Charles W. Calhoun. –Until Proven Guilty (1917) 277 pp.
San Francisco book publisher John Temple receives a frantic message from Mildred Webb, a young woman he has known since they were both children. John, who is in love with Mildred and plans to ask her to marry him, rushes to the Webb mansion in the Berkeley hills north of “The Circle.” When he arrives, he learns that Mildred’s father, banker Anson Webb, is insisting that Mildred marry Mr. Westland, a wealthy Englishman who lives next door and has business dealings with Webb. Desperate to escape her father’s plan, Mildred asks John to marry her, instead. Of course, he agrees, much to the extreme displeasure of Webb. While they are arguing about it, two gunshots are fired into Webb’s study from outside. Later, John is waiting for the chauffeur to bring the car around to take him back to the streetcar when Mildred screams that her father has been killed, stabbed in the chest with a jeweled paper knife. They summon the Berkeley police and John is quickly identified as the prime suspect. Realizing that if he is arrested, the police will stop looking for the real killer, he escapes and goes into hiding, which only strengthens the police officers’ belief in his guilt. But, he manages to get a message to his private secretary, Alma Norman, who quickly comes to Berkeley, where she soon teams up with Arthur Gilman, the “smartest man” of the West Coast Detective Agency, who has been hired by Mildred to solve the crime. With John still in hiding, but making random, unexpected appearances—usually to attack Westland while he is verbally molesting a woman—Gilman takes over the investigation of the case, with able assistance by Alma. They piece together the clues, outwit the police, uncover the killer, and end up happily ever after (with John marrying Mildred and Arthur marrying Alma). This is the only known novel by Calhoun and provides an interesting glimpse of early 20th century Berkeley, especially the transportation system, with descriptions of the Key Route system and Tunnel Road, which was opened to automobile traffic in 1915.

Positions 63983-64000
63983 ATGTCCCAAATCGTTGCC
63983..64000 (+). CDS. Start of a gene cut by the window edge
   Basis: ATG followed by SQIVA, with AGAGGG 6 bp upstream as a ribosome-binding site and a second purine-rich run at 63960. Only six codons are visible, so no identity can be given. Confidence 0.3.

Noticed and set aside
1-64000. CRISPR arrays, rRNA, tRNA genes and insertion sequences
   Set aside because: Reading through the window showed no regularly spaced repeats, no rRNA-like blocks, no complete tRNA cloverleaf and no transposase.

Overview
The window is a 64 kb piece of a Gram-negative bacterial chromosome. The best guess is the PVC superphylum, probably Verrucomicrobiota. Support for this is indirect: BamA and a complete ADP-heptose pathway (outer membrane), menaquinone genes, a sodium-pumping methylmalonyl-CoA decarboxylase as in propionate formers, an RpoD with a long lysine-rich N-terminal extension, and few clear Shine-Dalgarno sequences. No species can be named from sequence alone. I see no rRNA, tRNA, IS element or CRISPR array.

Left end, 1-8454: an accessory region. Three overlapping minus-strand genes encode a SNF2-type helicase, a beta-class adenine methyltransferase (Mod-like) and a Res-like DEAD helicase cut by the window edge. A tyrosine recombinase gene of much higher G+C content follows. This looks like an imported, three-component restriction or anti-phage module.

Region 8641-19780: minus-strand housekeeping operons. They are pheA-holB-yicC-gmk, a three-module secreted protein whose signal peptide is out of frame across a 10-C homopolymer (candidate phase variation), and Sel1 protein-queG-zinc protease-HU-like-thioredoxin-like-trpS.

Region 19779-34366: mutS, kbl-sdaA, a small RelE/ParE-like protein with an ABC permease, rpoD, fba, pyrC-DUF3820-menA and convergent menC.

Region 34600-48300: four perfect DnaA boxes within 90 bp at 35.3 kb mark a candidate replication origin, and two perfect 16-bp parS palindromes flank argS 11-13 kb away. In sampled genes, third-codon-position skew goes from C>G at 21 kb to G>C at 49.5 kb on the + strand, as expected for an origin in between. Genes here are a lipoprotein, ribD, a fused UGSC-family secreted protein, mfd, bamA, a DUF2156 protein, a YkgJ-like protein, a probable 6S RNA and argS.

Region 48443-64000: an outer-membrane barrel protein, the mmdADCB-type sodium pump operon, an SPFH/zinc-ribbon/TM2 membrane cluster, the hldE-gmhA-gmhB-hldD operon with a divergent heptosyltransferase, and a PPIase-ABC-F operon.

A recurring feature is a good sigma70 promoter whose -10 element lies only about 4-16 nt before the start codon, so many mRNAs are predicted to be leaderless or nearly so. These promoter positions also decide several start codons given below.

“Another question is this,” resumed Alma. “How did you know that the chauffeur had taken the auto out on Tunnel Road last night? He had not even hinted at it before you spoke.”
   “That’s easy,” Gilman replied. “So easy, that I had forgotten about it as another piece of scientific deduction. You probably know that there are very few main roads leading out of Berkeley or Oakland, where one could go on a trip taking that length of time. The Foothill Boulevard to Haywards [sic] and San Jose is paved, and consequently is not muddy. The road through Dublin Pass to Livermore is likewise paved. The Tunnel Road is oiled macadam up to the summit where the tunnel is, and on the other side, in Contra Costa County, is probably the worst stretch of road in California. The Orinda Park Road is in the same condition, but it is only a longer route joining the Tunnel Road at Bryant, a few miles beyond the Tunnel. San Pablo Avenue also goes into Contra Costa County, leading to Martinez through Franklin Canyon. Therefore, in view of all the muddy roads leading into Contra Costa County, they evidently went there, and, of course, by the shortest route, which is the Tunnel Road.”

Setting: Berkeley
Hubin
Smith, G.D. Amer. fiction, 1901-1925, C-37